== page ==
ALJ Gaughen then commenced his residual functional capacity assessment by summarizing Plaintiff's hearing testimony and Plaintiff's medical records. (Tr. 63-67). ALJ Gaughen concluded that Plaintiff's testimony was inconsistent with aspects of her medical records and with her November 2009 function report form. Id. Specifically, ALJ Gaughen's review of Plaintiff's medical records revealed that most of Plaintiff's physical examinations resulted in normal findings with no acute distress. (Tr. 64-65). With respect to Plaintiff's back pain, ALJ Gaughen noted that the medical records indicated that, as a result of management through medication, Plaintiff experienced an 80% decrease in pain in August 2008 and continued relief from pain in 2011. (Tr. 65). Furthermore, a March 2008 magnetic resonance imaging (“MRI”) revealed mild foraminal narrowing at ¶ 4-5 while a cervical MRI in November 2009 “showed a small protrusion with no stenosis.” Id. ALJ Gaughen summarized the doctor notations from Plaintiff's November 2009 visit and MRI by stating, “[i]t was noted that her examination was fairly benign and the objective MRI findings showed no significant pathology.” Id. Finally, with respect to the medical records, ALJ Gaughen noted that Plaintiff reported to her doctors that she was “walking often” even after her symptoms worsened following her running out of pain medication. (Tr. 64). Similarly, as late as fall 2011, a year and a half after her amended alleged disability onset date, Plaintiff reported “exercising by walking regularly.” (Tr. 65). As to Plaintiff's November 2009 function report form, ALJ Gaughen noted that Plaintiff indicated she could lift ten pounds, walk sixty feet, follow instructions, and get along with authority figures. (Tr. 64). Based on his assessment of the “entire record, ” ALJ Gaughen concluded that Plaintiff's physical impairments limited her to work at the light exertional level with restrictions for (1) a sit/stand option such that she was only required to stand or walk for six hours in an eight hour work day and for no more than two hours at a time; (2) no fast-paced production work with rigid quotas; (3) no unusual work stressors, including no exposure to dangerous hazards; (4) no work with mandatory overtime; and (5) no work without customary work hours and work breaks. (Tr. 66).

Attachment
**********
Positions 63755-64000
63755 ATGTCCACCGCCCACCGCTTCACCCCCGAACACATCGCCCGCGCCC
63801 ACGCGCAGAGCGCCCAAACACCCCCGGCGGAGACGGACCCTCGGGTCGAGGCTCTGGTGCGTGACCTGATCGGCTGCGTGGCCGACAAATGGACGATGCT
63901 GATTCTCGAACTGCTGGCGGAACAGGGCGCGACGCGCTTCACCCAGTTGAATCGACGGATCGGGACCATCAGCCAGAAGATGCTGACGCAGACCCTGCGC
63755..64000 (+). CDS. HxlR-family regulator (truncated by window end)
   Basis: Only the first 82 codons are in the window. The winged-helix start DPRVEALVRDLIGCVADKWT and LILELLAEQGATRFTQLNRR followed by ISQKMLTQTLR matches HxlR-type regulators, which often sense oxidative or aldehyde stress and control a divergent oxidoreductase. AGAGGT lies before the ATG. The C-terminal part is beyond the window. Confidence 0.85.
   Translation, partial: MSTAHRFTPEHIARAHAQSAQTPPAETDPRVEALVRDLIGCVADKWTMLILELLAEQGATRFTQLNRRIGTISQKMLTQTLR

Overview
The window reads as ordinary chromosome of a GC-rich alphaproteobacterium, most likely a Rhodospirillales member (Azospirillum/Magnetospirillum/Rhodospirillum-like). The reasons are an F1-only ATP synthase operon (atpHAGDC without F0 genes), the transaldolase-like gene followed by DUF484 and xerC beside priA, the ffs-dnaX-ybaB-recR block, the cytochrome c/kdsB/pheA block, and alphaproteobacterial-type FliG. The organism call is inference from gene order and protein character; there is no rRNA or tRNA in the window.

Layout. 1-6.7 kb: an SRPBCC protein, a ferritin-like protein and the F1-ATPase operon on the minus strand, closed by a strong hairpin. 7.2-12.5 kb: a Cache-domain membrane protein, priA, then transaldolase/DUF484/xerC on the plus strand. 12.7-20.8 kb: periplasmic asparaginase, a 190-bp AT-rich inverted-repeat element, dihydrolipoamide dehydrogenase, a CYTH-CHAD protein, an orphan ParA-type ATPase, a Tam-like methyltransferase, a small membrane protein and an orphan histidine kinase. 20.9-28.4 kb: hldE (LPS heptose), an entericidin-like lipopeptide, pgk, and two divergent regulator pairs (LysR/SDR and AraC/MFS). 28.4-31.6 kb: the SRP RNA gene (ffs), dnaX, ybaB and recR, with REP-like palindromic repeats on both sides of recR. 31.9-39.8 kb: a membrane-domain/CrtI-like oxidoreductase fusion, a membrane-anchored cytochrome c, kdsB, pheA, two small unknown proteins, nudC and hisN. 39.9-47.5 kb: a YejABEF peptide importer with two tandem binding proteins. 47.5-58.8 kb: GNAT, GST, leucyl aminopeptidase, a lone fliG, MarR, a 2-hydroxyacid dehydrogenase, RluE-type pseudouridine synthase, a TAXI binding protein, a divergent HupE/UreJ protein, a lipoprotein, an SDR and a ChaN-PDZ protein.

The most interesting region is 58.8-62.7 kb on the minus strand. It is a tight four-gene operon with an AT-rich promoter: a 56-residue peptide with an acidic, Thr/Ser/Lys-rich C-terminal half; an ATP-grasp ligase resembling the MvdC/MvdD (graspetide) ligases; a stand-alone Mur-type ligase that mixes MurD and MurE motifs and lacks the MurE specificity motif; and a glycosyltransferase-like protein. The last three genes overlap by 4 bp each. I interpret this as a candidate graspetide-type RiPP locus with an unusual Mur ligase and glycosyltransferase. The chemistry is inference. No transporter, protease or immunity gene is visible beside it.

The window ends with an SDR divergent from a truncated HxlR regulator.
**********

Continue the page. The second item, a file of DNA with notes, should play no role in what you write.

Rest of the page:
Turning to the impact of Plaintiff's mental limitations, ALJ Gaughen noted that the majority of the notations in Plaintiff's medical records reveal a normal mental status, and that even when Plaintiff reported worsening depression and anxiety the treating medical doctor noted an “otherwise normal mental status.” Id. ALJ Gaughen, however, noted the contrary opinion of Plaintiff's mental status by Penny Matlock, NP-C, who diagnosed Plaintiff as suffering from chronic pain syndrome, anxiety, and depression, and opined that Plaintiff's conditions caused marked limitations in Plaintiff's functioning. Id. ALJ Gaughen gave “little weight” to Matlock's opinion because the opinion was inconsistent with the rest of Plaintiff's medical records and because, although Matlock treated Plaintiff, a nurse practitioner is not an acceptable medical source. Id.